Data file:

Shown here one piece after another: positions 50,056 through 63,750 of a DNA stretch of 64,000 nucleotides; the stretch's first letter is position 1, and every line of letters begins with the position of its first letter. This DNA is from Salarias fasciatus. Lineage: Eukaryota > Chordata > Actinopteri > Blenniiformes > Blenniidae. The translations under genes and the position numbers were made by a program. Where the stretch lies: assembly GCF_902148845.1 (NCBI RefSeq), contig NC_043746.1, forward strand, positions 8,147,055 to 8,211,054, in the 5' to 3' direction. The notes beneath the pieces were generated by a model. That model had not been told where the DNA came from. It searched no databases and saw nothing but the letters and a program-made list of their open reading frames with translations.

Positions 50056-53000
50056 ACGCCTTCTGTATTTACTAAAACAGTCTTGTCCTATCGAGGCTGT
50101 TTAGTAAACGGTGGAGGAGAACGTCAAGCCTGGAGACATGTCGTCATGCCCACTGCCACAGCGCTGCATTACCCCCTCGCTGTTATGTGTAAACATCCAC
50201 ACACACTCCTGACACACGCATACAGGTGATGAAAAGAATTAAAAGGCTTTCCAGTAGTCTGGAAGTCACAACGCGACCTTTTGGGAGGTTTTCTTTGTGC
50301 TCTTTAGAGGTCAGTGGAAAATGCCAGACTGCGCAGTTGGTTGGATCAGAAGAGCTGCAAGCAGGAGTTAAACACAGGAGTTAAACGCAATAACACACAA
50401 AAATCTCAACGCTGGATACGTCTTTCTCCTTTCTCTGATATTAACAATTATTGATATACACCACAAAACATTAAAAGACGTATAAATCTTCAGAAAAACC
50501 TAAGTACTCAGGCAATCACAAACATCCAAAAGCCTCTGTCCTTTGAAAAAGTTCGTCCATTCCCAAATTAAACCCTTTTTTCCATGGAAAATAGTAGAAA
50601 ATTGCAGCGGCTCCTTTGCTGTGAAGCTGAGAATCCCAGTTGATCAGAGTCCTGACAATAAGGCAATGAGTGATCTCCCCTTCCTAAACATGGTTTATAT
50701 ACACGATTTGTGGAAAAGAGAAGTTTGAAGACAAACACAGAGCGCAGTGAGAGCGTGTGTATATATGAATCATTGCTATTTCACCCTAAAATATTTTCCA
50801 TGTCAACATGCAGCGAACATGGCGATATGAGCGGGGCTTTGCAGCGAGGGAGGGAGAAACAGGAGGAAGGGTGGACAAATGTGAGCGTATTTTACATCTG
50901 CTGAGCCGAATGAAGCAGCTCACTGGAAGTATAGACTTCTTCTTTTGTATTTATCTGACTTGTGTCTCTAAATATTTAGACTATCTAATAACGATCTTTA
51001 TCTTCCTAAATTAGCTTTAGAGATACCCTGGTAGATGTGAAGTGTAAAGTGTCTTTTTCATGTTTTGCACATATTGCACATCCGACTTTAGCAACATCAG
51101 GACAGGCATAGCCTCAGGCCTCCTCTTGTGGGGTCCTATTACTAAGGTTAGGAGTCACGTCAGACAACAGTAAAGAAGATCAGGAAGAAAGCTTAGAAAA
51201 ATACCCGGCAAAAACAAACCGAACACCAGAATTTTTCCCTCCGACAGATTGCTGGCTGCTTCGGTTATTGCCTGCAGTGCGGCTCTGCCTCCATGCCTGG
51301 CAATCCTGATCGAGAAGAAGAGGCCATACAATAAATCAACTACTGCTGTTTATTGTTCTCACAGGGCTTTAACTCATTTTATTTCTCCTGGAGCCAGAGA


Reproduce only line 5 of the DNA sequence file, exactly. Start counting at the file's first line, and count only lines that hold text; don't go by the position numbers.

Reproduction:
50201 ACACACTCCTGACACACGCATACAGGTGATGAAAAGAATTAAAAGGCTTTCCAGTAGTCTGGAAGTCACAACGCGACCTTTTGGGAGGTTTTCTTTGTGC